Saturday, August 11, 2012

See you at the Affordance-Driven Process Improvement Workshop at Agile2012

Here’s an introduction to our workshop at Agile2012. This is going to be an entertinaing and educational mix of theory and practice on Wednesday, August 15 at 9:00am in Texas 3. Learn what makes Agile tick and how to design the right process for your team! And please show your interest on the conference schedule or twitter!

Why do the processes and practices we use in Agile software development work the way they do? How do you know when to apply one practice or technique over another?

These are interesting and important questions for the software engineering community, but I'm going to cheat a little and give my answer to you in the form of another question: What does an emergency exit, a urinal in the Amsterdam airport, and a burndown chart all have in common?



At first blush not much, but let's look at these artifacts from the perspective of an ecological psychologist. When an ecological psychologist sees these artifacts, he'll think about how they fit in with the environment around them and how the artifacts help or hurt the animals (humans in this case) in that environment. Each of these artifacts serves very specific functions, but what differentiates one door from another or one urinal from another is how those artifacts promote specific qualities valued by the humans that use them.

Object designers might look at these artifacts from a different perspective still. Each of these things are specifically designed to achieve explicit reactions or cause a specific outcome from the people that interact with them.  This is no longer about survival or opportunity, but about directly influencing decision making.

Built into each one of these objects are affordances. An affordance is a perceivable object or idea that directly influences a person's thinking toward a specific action. Let me show you what I mean.

Emergency exits are painted red and are opened by pushing a large horizontal beam on the door. Culturally, at least in the United States, red means "warning" and it is also very different from how other doors are painted. The horizontal beam looks like it was made for pushing the door outward to open it.

Example of a Urinal Fly

The urinals in the Amsterdam airport aren't all that different from the ordinary urinal. Most guys know what to do when they see one. Though we know what to do, sometimes we have a difficult time, let's say, executing flawlessly, resulting in some spillage. A true annoyance to janitorial staff and fellow bathroom patrons. To encourage concentration and truer aim, these urinals have a picture of a housefly etched into the bowl, near the drain. Urinal researchers (no joke, they exist) have shown that this fly etching encourages dudes to pee where they're supposed to anyway.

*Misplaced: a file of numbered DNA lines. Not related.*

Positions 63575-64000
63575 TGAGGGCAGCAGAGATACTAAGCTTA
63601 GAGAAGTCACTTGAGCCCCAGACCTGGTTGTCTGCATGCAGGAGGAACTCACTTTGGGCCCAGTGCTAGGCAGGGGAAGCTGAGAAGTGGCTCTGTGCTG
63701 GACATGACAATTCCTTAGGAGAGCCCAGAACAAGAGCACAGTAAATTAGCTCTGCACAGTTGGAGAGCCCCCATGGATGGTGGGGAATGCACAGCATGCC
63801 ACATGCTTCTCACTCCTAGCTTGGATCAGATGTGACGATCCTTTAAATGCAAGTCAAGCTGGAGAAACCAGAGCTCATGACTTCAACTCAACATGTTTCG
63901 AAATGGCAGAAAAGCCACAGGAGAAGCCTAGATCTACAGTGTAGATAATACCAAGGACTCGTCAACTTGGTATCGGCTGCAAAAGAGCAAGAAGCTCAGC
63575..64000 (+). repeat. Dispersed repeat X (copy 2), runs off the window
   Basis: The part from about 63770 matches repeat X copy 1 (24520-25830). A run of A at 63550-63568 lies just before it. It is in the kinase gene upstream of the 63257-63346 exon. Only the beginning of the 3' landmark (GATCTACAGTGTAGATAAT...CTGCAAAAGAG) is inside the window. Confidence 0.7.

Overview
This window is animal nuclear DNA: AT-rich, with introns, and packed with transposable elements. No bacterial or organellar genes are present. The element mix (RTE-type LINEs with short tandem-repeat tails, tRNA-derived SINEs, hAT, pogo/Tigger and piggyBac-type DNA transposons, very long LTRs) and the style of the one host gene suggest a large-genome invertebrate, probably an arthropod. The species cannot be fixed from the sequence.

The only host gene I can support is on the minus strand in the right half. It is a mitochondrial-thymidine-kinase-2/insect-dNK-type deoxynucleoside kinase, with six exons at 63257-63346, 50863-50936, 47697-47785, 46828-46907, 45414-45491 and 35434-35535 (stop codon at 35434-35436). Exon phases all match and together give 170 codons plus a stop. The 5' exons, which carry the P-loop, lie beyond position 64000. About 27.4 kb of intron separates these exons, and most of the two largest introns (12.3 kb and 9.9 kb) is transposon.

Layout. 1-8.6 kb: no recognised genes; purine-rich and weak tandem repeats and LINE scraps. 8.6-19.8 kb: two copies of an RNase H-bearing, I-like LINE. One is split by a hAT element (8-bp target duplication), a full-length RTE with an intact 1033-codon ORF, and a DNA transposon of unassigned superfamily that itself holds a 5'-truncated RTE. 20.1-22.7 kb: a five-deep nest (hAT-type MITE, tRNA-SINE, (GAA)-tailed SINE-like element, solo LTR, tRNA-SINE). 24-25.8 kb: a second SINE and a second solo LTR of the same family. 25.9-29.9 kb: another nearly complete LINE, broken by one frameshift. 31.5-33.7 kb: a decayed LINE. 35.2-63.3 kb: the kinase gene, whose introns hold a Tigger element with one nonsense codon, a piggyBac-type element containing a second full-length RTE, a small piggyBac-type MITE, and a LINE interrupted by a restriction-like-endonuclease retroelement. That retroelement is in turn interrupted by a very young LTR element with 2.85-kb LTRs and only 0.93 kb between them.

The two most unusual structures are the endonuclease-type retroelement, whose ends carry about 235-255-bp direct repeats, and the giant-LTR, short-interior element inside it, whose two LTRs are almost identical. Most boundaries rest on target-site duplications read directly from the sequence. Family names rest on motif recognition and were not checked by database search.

Burndown charts are simple graphs that show a team's progression toward fulfilling a goal. Usually these charts will show simple things like the hours or points remaining in an iteration to achieve commitments. What's amazing is that such a simple chart can convey so much information and gently alter a team's behavior. Something as simple as the slope of a line can nudge behavior towards greater productivity, sustainability, or even predictability.

Etchings of house flies, red doors, horizontal bars, the slope of a line -- these are all examples of affordances.

Here's the cool thing, as I hope you have already picked up. Affordances are built into not just objects, but process too. The best processes are the ones that encourage your team to naturally do the right things at the right times. Of course, amazing processes like this don't happen by accident; they are specifically designed to encourage desirable behavior while discouraging harmful behavior. By carefully choosing the process's affordances -- practices or artifacts that direct our thinking toward a specific goal -- a team can tailor a process that makes success intuitive.

This Wednesday morning (9:00am in Texas 3) at the Agile2012 conference, Ariadna Font and I will be exploring these ideas and putting the theory to practice during our hands-on workshop, Affordance-Driven Process Improvement: Designing a Process that Works for your Team.

The goal of this workshop is to not only introduce you to affordances for processes, but also to find true answers to the questions I asked at the beginning of this post: Why do the processes and practices we use in Agile software development work the way they do? How do you know when to apply one practice or technique over another?

See you there!
I'm speaking at Agile2012